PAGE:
Beware of the Aggressive ‘Hacker who cracked your email and device’ Scam

If you have received a message that starts with the line “Hello! I'm a hacker who cracked your email and device a few months ago,” you need to do two things. The first thing you must do is find the password that was unveiled by cyber attackers and change it on all accounts that use it. Unfortunately, many continue to recycle passwords, which means that they use the same password for multiple accounts, and if that is the case, multiple of your accounts could be at risk right now. The second thing you should do is report the email address to prevent schemers from using it further. What about the ransom payment that is requested via the message? As you can see, it is not included in the two things that victims should do. In fact, paying the ransom would be a complete waste of money. And what about the removal of malware that, allegedly, is linked to the ‘Hacker who cracked your email and device’ Scam? Keep reading to find out.

What version of the ‘Hacker who cracked your email and device’ Scam email did you receive? While we cannot know that, we have a pretty good idea. Most likely, this email displays a password you have used in the past or are using currently. It probably threatens to leak embarrassing information, photos, or videos with you in them. It also must include a demand to pay a specific sum of money in a specific timeframe. For example, one version of the scam demands a payment of US$890 to be sent in Bitcoins to 1JTtwbvmM7ymByxPYCByVYCwasjH49J3Vj within 48 hours. The message supporting this demand suggests that a photo of users watching videos on adult websites would be sent to all of their contacts if they did not pay in time. According to the message, the photo was taken with the help of a Trojan that, allegedly, has been installed onto the victim’s operating system. Since the email contains a real password, the victim might think that the rest of the information is accurate too, but that is not the case.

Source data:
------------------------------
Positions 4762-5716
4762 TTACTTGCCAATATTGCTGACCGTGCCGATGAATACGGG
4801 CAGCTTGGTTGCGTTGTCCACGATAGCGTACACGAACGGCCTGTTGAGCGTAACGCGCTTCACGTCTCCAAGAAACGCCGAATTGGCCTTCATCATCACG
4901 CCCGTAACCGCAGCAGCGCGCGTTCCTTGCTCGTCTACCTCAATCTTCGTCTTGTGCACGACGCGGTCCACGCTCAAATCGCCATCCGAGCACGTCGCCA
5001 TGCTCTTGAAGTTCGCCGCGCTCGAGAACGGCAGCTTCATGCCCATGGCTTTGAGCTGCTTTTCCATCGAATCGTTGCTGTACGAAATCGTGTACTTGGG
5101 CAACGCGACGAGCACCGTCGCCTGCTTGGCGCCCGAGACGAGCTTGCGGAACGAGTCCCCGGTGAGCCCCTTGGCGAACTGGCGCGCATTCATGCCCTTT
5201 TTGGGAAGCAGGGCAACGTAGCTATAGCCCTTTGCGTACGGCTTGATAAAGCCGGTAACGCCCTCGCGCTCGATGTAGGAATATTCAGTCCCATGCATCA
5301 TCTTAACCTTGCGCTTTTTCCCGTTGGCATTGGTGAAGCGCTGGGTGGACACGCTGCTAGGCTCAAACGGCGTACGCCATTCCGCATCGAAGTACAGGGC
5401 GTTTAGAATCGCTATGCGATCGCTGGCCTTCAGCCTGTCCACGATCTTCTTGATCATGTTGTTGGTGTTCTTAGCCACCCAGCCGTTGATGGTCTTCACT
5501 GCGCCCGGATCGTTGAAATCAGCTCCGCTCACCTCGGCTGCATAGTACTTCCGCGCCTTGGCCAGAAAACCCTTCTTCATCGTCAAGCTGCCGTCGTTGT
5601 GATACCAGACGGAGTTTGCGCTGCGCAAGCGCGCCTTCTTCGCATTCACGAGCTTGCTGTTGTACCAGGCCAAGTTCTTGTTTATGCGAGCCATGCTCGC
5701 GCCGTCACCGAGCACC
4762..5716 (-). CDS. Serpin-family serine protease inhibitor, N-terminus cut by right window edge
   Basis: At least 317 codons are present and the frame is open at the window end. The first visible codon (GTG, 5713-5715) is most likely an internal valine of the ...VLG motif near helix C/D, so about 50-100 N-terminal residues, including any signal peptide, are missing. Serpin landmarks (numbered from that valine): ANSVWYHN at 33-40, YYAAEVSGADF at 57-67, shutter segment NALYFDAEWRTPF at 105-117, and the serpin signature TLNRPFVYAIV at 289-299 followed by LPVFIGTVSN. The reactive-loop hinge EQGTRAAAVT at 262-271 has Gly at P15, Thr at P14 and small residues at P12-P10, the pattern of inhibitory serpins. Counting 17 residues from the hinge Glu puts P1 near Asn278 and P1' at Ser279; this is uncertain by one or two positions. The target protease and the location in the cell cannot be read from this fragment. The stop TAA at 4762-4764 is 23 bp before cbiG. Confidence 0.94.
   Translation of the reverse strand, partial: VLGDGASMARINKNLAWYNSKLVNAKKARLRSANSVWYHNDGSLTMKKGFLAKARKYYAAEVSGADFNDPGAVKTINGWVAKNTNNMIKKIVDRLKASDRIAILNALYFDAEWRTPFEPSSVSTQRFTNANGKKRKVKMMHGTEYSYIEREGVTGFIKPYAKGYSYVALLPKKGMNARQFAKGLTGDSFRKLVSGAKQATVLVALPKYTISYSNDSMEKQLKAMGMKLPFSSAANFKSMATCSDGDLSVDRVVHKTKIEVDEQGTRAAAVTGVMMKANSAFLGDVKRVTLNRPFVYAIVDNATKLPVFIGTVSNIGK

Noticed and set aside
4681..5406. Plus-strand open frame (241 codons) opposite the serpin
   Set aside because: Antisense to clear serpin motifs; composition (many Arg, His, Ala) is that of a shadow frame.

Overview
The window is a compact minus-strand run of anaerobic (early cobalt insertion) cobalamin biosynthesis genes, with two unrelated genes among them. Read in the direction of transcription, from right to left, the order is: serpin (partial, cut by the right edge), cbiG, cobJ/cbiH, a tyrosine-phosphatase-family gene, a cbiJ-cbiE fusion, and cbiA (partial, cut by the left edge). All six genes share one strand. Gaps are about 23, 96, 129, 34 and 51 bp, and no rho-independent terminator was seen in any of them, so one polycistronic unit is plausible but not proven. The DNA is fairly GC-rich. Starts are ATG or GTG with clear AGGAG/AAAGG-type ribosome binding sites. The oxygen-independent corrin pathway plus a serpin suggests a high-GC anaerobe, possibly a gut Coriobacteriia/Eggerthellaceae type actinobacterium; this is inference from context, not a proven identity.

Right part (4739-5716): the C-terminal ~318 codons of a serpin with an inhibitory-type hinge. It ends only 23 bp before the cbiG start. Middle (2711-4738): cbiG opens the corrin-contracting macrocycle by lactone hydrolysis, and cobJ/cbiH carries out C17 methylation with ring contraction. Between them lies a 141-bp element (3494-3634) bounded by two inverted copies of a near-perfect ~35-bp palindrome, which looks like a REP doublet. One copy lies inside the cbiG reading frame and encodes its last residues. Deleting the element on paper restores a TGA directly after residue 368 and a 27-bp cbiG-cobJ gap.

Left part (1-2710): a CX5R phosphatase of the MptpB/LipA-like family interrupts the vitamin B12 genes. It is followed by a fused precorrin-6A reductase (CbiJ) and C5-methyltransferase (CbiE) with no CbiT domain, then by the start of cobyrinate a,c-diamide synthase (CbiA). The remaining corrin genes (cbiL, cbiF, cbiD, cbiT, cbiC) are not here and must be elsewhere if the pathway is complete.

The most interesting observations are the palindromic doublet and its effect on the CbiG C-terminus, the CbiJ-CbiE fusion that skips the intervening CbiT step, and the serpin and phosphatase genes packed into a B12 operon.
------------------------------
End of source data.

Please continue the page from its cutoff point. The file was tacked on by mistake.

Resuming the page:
Schemers are using scare tactics to make users pay the ransom as soon as possible, and they are succeeding at that. The 1JTtwbvmM7ymByxPYCByVYCwasjH49J3V Bitcoin Wallet that we mentioned already currently has 5.10 Bitcoin in it from 58 unique transactions. The first one was recorded at the end of October 2018, and the most recent one has been made at the end of November. It is possible that other Bitcoin Wallets have been set up too, which is a scary thought. If one wallet has managed to rake in over $18,000, how much can these schemers be stealing from gullible victims? Hundreds of thousands of Dollars, no doubt. The most infuriating thing is that there is no point in paying the ransom. All claims to have videos, photos, and contacts are bogus, and no malware linked to the ‘Hacker who cracked your email and device’ Scam exists either! If you do not believe that, you can always scan your operating system. Employ a legitimate scanner, and it will let you know if you need to delete anything malicious.

Of course, ignoring ‘Hacker who cracked your email and device’ Scam emails isn’t the answer. Yes, you should not click on any links, open file attachments, or follow instructions included in these emails, but you should not just remove them and forget about them. Instead, you need to analyze the message to know exactly what schemers know about you. Most likely, they know your email address and your password only. Depending on how this information was obtained, they might also know your name. This all depends on how the password was leaked, which could have happened during a massive data leak from a popular website or service provider. Malware capable of stealing such information (e.g., Trojans) could have been involved too. Of course, if you need to remove ‘Hacker who cracked your email and device’ Scam-related threats, a legitimate malware scanner will not let you miss that.

The chances are that you do not need to delete ‘Hacker who cracked your email and device’ Scam-related threats at all, but scan your operating system to be 100% sure. Your virtual accounts, however, could be at serious risk if they are protected by the password that schemers obviously know. If that is the case, change the passwords immediately. Also, since schemers know your email address too, beware of other scams that you could be exposed to in the future. Hopefully, you have not been tricked out of money yet, but if you have, take this as a lesson that you need to be cautious at ALL times.

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